Nerd with a calling

Cognitive Neuroscience alum Job van den Hurk works as a data scientist and scientific manager at the MRI centre Scannexus. He is also ‘the prof’ in Brainstorm, a youth television programme on NPO Zapp. His passion: making neuroscience accessible. “We have to teach children to develop a bullshit detector.”

Why psychology, why Maastricht? “Well ...” After a moment of hesitation, he decides that the truth must be told. “It was Dr Phil. Watching Dr Phil, I saw that apparently you could study thoughts, feelings and behaviour at a deep level. And at an Open Day in Maastricht, I discovered that you could combine psychology with other interesting programmes, like law and medicine. I was a typical high schooler who didn’t know what to study. But I went to a lecture by the legal psychologist Marko Jelicic, who talked about the fallibility of memory and the reliability of witnesses in a court case. I wanted to learn about cool stuff like that.”

During his studies, Van den Hurk became more and more intrigued by the brain, in particular the MRI technique that facilitates functional brain research. “I find it fascinating how brain matter—neurons—give rise to the human mind.” His teachers were his role models. “I was impressed by their knowledge and skills. People like Federico de Martino have always inspired me. He may even be the reason I got involved in artificial intelligence as a way to approach brain data.”

A sensitive breast reconstruction

After his PhD, Van den Hurk was asked to conduct research at the MRI centre Scannexus. He manages innovative projects in the field of functional brain research. Often these involve possible future treatments, such as a breast reconstruction that allows for physical sensation. “When new breasts are created after a mastectomy, the main nerve pathways and blood vessels are connected to those of the transplanted skin of the new breasts. This way, women regain feeling in their breasts. What we’re investigating is whether the sensation that a woman feels in a specific breast area after such surgery is also visible neurologically, as it is in healthy women. Can they distinguish between the stimulation of different parts of the breast? What’s nice is that it’s not only about the brain, but also about the consequences for a person’s life.”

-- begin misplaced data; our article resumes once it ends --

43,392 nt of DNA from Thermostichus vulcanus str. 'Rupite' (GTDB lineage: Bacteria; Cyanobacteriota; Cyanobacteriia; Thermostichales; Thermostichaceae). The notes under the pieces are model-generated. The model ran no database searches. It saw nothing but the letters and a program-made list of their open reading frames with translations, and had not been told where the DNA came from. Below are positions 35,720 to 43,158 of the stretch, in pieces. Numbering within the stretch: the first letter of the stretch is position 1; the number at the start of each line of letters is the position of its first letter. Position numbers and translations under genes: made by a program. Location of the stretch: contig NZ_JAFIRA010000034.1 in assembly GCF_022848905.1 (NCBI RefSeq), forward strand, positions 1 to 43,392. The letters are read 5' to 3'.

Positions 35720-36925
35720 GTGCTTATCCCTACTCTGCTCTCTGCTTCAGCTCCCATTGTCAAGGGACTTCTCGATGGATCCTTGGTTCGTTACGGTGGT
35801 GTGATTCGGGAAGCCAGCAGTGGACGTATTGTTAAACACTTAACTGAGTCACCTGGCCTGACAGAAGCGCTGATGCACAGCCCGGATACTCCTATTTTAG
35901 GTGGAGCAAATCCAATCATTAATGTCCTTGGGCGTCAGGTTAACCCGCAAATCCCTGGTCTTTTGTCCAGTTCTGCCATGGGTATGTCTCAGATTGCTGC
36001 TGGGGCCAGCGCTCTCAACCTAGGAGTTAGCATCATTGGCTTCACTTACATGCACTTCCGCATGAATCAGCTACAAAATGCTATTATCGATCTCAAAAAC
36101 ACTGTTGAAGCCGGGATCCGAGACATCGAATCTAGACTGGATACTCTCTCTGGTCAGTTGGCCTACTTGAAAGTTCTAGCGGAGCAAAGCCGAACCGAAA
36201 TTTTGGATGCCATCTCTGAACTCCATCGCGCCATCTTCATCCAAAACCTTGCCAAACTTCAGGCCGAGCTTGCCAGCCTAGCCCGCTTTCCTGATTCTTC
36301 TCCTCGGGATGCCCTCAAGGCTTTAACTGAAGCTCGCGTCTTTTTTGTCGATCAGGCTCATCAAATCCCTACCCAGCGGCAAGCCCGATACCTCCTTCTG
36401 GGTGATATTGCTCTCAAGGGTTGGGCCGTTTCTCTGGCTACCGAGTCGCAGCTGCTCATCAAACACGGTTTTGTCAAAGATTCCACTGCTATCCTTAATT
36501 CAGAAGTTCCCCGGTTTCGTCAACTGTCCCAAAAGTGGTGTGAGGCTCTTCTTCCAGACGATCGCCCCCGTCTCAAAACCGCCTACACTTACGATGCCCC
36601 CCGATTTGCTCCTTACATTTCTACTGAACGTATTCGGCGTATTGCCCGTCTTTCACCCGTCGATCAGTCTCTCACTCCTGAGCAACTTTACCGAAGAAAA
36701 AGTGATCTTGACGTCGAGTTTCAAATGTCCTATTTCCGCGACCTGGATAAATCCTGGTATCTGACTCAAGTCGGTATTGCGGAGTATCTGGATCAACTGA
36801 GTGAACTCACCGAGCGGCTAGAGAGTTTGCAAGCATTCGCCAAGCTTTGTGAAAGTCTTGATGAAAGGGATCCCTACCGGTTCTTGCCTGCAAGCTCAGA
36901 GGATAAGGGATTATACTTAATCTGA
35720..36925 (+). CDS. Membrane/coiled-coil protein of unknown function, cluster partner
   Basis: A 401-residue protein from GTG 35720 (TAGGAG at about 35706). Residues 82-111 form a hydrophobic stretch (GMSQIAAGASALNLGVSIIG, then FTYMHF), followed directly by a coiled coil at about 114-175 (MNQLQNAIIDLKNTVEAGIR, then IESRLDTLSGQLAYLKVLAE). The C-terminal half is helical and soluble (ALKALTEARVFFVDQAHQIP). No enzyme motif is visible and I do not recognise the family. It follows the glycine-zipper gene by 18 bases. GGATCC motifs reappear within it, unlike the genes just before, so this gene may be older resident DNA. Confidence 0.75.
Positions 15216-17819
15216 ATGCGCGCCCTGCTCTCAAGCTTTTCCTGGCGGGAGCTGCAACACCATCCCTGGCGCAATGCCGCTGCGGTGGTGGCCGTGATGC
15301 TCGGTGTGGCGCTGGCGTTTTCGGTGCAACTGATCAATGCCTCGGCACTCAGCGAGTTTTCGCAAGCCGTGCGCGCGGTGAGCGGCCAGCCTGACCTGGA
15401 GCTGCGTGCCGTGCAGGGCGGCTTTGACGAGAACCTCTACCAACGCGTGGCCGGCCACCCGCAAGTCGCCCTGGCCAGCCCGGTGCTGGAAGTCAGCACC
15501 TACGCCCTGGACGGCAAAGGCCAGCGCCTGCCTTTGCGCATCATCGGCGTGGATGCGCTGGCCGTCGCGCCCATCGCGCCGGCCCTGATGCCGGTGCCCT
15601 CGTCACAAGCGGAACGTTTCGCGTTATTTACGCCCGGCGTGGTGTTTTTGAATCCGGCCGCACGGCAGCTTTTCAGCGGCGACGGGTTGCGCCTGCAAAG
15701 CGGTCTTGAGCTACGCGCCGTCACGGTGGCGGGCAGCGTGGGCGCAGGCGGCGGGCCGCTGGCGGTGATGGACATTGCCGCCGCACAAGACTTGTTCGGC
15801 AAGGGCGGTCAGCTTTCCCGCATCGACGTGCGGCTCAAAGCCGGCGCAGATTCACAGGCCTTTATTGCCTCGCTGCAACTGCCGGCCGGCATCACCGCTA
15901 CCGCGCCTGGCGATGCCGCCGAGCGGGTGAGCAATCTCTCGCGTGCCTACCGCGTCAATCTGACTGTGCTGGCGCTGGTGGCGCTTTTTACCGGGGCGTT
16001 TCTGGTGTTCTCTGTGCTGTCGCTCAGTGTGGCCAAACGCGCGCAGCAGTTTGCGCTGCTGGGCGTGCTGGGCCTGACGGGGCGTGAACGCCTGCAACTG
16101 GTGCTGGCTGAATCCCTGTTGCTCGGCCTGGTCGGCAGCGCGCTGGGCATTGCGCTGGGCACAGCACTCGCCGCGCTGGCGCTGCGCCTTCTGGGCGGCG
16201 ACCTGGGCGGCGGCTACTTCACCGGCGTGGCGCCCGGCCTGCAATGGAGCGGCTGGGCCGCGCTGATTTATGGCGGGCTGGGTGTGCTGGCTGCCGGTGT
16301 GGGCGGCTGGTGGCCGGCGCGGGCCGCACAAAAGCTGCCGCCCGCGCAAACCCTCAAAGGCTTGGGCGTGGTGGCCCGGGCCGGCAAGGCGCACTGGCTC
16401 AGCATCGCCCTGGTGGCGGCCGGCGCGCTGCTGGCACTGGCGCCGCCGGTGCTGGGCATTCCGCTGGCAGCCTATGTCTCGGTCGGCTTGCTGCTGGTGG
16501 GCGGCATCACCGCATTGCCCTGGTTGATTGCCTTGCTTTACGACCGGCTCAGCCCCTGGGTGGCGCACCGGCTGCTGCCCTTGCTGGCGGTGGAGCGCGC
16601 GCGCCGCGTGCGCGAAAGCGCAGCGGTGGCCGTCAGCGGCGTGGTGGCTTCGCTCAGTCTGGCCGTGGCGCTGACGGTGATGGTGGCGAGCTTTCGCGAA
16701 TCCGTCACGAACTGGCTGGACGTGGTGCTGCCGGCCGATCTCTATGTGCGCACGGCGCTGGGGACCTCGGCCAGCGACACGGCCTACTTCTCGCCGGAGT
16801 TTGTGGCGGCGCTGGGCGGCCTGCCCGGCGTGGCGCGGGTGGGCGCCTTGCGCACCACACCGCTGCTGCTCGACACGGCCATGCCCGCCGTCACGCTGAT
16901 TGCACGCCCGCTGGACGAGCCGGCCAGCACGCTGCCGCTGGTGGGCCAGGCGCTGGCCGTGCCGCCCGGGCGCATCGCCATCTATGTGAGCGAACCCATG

Hans van Vinkeveen (text), Harry Heuts (photography)
vd hurk

Van den Hurk most enjoys writing complex computer algorithms that extract the information he needs from a dataset. “To be honest, I’m a proper nerd. I get a kick out of learning to understand things from complex patterns of information. Here we do that with the help of the latest scanners. It’s exciting to use advanced computer techniques to produce data from the body—you discover parts of reality that you didn’t know existed.”

Superhero powers

He may be a nerd, but he is one with a calling. Van den Hurk aims to popularise neuroscience. “Even as a student, I used to speak at Open Days on how cool the brain is and what scanners can do. Teaching is one of my passions.” He gives lectures at schools, writes for the online magazine KAF, and co-founded the interactive app and website BrainMatters, which makes the latest brain research accessible to laypeople and students. One thing led to another, and he was invited to make segments for youth TV programmes such as Het Klokhuis and Willem Wever.

Six months ago, Van den Hurk became a co-presenter of Brainstorm, a new children’s programme about the brain. As ‘the prof’, he performs all kinds of brain experiments. Why do we lose our appetite when we see blue spaghetti? Why does the brain function less well in a freezing cold or hot environment? One of his favourite experiments concerns whether humans have superhero-like powers. “There are stories about a daughter who sees her father trapped under the wheels of a car, and lifts up the car by herself. Is that possible? Yes, it is: a boost of adrenaline and stress hormones can give you extra strength.”

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